Disney hosted our Nascar/Cars 3 Experience
To celebrate the home release of Disney Pixar’s Cars 3 digitally in HD and 4K Ultra HD on October 24, and Blu-ray 4K Ultra HD & Blu-ray on Nov 7, I got the opportunity to speak with the minds behind the film. Earlier this month, at the NASCAR Hall of Fame I got the opportunity to sit down with Jay Ward, Pixar Creative Director for Cars 3, and Ray Evernham, the voice of Ray Reverham in Cars 3, and former NASCAR Crew Chief and Team Owner.
The Cars franchise is incredibly popular, so we were eager to find out how you come up with a third success.
According to Jay Ward, “we knew after Cars 2 that we wanted to get back to the roots of Cars 1, a McQueen story. We started with a comeback story – but along the way, we realized it was more exciting to tell a story about mentorship, paying it forward and telling a story about someone that had limited themselves in life.”
Whether it’s Nemo, Toy Story, Monsters Inc. or Cars, we want to watch them over and over again.
“Pixar Films are held to a different standard. Any film can look beautiful, but not every film can tell a great story. Technically, the work can be challenging. That’s why our films can take so long. But it’s really about getting the story right.”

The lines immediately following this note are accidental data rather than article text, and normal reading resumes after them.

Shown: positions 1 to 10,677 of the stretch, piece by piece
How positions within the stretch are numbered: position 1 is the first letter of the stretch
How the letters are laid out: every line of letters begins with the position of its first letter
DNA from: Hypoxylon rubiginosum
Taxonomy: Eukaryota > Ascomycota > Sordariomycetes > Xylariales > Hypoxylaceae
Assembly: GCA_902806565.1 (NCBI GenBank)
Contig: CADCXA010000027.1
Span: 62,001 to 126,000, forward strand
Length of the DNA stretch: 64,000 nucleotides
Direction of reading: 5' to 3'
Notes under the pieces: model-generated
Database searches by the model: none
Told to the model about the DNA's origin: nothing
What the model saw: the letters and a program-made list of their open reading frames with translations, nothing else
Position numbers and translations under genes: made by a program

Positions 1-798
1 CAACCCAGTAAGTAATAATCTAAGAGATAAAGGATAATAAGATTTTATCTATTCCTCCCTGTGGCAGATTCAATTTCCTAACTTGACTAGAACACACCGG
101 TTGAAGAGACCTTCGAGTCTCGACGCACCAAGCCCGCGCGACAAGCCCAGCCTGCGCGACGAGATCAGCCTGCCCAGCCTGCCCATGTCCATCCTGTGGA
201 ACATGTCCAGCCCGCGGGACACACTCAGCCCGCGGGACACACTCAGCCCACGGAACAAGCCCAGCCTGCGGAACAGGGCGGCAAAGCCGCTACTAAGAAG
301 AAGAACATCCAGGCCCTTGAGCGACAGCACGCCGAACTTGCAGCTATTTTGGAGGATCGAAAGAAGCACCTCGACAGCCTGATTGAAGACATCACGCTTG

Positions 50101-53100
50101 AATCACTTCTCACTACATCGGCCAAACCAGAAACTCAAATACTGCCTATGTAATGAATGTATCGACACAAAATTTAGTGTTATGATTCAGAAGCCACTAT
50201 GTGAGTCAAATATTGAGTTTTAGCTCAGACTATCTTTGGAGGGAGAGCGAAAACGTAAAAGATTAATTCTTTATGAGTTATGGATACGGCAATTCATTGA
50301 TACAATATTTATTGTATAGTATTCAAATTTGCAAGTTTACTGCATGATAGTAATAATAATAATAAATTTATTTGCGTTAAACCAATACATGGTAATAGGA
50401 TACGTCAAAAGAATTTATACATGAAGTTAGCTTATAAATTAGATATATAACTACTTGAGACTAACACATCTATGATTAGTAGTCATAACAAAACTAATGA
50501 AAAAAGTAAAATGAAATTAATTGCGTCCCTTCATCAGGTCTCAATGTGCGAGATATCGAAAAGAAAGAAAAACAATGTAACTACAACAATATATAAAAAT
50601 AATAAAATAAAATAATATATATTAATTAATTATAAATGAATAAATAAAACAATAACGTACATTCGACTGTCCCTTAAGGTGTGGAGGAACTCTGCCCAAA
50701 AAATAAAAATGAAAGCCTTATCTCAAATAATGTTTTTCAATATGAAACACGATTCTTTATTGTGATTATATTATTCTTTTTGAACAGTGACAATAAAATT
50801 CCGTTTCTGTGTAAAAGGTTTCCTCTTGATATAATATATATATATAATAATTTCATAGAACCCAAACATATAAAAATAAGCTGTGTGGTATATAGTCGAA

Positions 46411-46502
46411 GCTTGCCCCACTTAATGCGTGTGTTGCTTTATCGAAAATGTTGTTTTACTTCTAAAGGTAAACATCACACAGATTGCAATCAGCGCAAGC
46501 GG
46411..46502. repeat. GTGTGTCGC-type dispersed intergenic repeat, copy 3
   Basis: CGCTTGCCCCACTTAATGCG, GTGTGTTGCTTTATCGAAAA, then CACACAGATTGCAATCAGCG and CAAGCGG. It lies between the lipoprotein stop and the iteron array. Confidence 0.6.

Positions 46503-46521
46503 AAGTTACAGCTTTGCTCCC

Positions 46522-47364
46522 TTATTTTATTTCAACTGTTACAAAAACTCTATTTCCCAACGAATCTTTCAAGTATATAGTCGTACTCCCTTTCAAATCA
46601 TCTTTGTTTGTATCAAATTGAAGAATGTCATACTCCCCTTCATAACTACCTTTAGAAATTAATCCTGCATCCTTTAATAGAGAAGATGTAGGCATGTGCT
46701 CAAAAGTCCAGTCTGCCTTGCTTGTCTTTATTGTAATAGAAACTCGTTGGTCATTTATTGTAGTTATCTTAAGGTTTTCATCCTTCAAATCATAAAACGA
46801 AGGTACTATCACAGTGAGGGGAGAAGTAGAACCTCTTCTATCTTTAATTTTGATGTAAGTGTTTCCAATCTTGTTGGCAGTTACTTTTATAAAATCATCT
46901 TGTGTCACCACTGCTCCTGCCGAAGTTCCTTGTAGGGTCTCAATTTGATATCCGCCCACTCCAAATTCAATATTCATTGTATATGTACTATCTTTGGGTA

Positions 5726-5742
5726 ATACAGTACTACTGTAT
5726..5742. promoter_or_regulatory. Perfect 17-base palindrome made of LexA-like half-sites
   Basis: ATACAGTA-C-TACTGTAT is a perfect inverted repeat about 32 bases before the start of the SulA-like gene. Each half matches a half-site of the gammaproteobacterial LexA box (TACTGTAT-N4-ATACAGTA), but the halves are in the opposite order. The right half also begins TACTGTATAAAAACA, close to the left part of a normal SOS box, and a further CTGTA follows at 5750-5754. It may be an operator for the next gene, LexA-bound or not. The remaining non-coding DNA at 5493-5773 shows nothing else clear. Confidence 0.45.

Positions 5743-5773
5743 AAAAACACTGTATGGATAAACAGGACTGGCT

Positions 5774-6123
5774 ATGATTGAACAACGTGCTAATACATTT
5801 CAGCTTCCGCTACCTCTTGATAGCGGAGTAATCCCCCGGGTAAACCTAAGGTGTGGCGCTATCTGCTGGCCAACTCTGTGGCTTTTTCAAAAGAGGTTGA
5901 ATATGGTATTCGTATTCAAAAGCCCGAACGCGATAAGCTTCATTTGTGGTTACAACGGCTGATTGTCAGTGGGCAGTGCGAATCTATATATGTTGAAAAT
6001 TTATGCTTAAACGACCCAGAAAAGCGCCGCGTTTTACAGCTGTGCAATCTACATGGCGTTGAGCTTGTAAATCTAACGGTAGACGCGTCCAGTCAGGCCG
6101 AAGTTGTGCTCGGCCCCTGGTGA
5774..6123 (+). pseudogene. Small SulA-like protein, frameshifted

According to Jay Ward, his boss John Lasseter, the Chief Creative Officer at Pixar, demands that the team focus on authenticity. Whatever the story’s setting – the world needs to be authentic. So, whether it’s making the filmmakers scuba dive for Nemo, or a deep dive into space exploration for Wall-E, the research is exhaustive. But for Cars 3, for most people cars are a known world.
“If a detail doesn’t move the story forward, or if it takes away from the story, we don’t do it. Even if something is authentic, if it doesn’t keep the viewer engaged in the story – then we don’t use it.” Says Ward,“You cannot sacrifice the story. The authenticity is there to support the story.”
With Cars 3, the storytellers wanted to make Jackson Storm reflect the future of NASCAR, and make Lightning McQueen look old school by comparison. So, Pixar filmmakers tapped NASCAR experts, like Ray Evernham, to envision the future of racing. The Pixar team listened closely to Ray’s view of the future of race car design and brought it to life. They asked Ray, what does a NASCAR car look like 20 years from now?
Ray told them he sees “cars are getting lower, wider and sharper. The air dynamics are coming from the bottom, the tires getting wider and the profiles are changing.” These insights led to the look of Jackson Storm character.
How to define success?
At Pixar, the team strives “to tell great stories that work for all ages, and you want to watch it more than once because you are going to see something you didn’t see the first time,” says Jay.
From a personal perspective, Ray Evernham shares that he watches the film alongside his sons. “It brings us closer together, and each time I feel like I learn more about myself and my career. I think working on the movie has helped me appreciate my acceptance into the NASCAR Hall of Fame.”